After the bunnies stopped hopping in the Easter parade Saturday morning, it was time for another event in downtown Lee’s Summit: Special Needs Day. It’s the second year the city has hosted the gathering.
More than 20 organizations and businesses gathered Saturday at the VFW building, both to highlight services that are available and to try to help people in the community feel more comfortable interacting with those who have special needs.
“The more they know about special needs, the more they won’t be afraid of people with special needs,” said Terri Pigue, treasurer of Autism Outreach Fellowship. “I think they get a lot of acceptance at church, but just out in the general community, they don’t have that kind of acceptance.”
Although Autism Outreach Fellowship sponsored the event, the information available at the fair was about services and programs that applied to many different kinds of needs and disabilities.
One organization at the event was the Boy Scouts, represented by Troop 229 from Independence.
“We try to make sure the supports the Scouts might need are in place,” said Peggy Johnson, a leader in the troop.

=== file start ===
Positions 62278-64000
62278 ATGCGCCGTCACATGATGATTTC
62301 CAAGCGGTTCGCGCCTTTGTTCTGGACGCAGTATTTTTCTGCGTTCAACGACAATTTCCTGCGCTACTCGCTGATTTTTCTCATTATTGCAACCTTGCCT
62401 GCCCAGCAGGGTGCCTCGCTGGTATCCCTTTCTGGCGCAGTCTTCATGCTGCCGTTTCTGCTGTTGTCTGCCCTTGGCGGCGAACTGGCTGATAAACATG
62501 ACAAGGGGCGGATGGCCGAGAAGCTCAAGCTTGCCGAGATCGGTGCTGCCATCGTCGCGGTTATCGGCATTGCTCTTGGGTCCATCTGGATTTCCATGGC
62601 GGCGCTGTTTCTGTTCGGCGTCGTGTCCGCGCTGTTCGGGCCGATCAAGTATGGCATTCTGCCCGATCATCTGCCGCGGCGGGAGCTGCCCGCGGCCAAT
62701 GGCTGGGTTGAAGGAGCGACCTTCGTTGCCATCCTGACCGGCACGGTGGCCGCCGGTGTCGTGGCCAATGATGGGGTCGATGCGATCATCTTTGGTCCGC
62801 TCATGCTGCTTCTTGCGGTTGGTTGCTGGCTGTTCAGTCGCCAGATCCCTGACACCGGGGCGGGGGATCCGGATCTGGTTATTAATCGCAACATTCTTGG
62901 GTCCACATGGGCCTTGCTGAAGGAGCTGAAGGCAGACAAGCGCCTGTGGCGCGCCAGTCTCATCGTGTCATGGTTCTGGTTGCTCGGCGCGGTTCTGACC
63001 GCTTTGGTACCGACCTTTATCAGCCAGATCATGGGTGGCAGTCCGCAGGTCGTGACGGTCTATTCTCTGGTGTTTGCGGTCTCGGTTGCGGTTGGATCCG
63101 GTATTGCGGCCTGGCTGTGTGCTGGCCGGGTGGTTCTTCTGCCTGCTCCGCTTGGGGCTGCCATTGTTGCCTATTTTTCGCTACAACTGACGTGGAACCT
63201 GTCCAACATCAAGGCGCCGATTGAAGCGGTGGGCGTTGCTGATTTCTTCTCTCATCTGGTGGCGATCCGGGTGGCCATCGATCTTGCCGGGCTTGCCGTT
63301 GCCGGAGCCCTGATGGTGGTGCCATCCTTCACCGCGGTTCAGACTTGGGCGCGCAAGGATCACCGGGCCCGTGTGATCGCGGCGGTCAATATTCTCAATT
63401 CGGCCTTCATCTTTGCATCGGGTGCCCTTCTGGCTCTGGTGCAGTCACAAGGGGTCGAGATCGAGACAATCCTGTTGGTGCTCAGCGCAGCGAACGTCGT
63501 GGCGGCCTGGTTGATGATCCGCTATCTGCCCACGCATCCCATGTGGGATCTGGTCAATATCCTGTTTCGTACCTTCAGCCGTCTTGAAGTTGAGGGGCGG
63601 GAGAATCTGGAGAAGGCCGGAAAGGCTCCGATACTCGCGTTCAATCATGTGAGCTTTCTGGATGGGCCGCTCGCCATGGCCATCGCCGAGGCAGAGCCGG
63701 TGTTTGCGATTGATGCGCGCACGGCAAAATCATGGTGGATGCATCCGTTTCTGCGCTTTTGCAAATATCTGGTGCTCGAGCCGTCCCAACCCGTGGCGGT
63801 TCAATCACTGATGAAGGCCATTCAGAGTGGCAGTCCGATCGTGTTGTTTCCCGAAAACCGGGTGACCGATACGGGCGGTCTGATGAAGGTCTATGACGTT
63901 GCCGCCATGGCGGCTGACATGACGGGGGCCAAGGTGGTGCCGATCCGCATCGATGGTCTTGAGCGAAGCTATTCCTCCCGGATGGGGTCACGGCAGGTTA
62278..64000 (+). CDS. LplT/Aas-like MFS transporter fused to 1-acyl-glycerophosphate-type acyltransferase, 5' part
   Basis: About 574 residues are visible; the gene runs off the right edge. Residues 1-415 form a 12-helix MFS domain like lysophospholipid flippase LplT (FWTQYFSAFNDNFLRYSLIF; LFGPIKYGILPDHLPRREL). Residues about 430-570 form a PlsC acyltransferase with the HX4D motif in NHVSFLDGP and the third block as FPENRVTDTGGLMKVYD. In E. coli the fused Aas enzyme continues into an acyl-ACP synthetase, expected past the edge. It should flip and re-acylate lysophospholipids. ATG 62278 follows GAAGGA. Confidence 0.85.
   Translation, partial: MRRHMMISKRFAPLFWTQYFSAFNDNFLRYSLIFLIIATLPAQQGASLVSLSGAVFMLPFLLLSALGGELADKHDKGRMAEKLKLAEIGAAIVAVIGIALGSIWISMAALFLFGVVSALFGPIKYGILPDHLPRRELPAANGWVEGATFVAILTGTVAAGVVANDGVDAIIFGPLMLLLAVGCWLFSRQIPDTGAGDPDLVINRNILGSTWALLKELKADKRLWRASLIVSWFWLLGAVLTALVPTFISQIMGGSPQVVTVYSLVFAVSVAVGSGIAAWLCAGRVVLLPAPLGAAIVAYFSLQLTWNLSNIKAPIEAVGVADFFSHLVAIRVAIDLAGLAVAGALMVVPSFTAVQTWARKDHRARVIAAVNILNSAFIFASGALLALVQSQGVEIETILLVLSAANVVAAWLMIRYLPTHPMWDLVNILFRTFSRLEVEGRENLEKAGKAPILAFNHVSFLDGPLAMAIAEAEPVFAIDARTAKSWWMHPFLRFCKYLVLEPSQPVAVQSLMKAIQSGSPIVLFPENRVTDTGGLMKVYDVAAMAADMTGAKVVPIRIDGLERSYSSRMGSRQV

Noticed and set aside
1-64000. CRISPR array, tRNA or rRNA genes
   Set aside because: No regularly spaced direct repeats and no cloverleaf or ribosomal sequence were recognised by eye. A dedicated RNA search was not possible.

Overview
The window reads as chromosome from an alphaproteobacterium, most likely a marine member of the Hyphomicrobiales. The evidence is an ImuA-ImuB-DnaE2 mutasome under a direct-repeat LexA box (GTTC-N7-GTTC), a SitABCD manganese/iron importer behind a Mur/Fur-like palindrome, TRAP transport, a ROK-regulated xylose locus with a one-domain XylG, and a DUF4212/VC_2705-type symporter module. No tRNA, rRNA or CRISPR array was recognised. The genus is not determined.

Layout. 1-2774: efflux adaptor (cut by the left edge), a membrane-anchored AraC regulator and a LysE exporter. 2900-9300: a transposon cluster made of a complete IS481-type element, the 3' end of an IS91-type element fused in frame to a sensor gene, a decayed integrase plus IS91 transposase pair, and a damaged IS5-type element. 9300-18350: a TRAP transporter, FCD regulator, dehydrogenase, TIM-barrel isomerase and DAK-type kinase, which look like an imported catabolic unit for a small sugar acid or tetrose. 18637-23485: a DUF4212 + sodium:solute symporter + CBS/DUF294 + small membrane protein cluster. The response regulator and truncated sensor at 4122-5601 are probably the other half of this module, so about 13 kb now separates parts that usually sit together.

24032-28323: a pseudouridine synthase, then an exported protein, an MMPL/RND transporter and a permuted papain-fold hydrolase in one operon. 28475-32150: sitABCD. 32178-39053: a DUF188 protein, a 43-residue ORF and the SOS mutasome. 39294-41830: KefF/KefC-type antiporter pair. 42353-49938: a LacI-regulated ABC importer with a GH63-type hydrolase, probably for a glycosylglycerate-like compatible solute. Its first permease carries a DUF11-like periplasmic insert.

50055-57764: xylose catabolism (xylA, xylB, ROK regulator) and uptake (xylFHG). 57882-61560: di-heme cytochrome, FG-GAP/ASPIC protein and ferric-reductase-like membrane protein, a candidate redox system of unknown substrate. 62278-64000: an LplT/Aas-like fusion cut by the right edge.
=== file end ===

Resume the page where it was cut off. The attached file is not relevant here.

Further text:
Johnson said that people have a disability can file for an extension for extra time to complete the coveted Eagle Scout rank, normally required to be finished by a Scout’s 18th birthday.
Other organizations ranged from those that provide home aides or assistance dogs to others, like All About Autism, that just wanted to distribute information.
Lee’s Summit Police Officer Clarinda Woods was there to show the special-needs community “they don’t have to be scared of the police when they see an officer.”
Stacey Goodwin of Overland Park was selling children’s books she writes, including one about her son, who she said is on the autism spectrum. The book details how he feels when he’s having a behavioral meltdown.
“It helps to explain my son to people and makes him feel a little less alone,” Goodwin said.
Lea Klepees, of Belton, was at the event with her employer, The Whole Person. She feels strongly about helping people see past disabilities.
“People with disabilities are capable of way more than people think. It just takes allowing people with disabilities to be included in the community, so people see it’s possible,” Klepees said. “Sometimes I think I might be the only person with a disability that people see.”
In addition to information booths, there was a face-painting station, an area outside to pet ponies and blow bubbles, a cornhole game and many of the booths had small toys.
Pamela Crossley of Lee’s Summit said the event was just right for her grandson.
“They’ve got enough tables that it’s not overwhelming, and there are enough sensory things” to keep him engaged, Crossley said.
“He’s found a lot he’s enjoying doing.’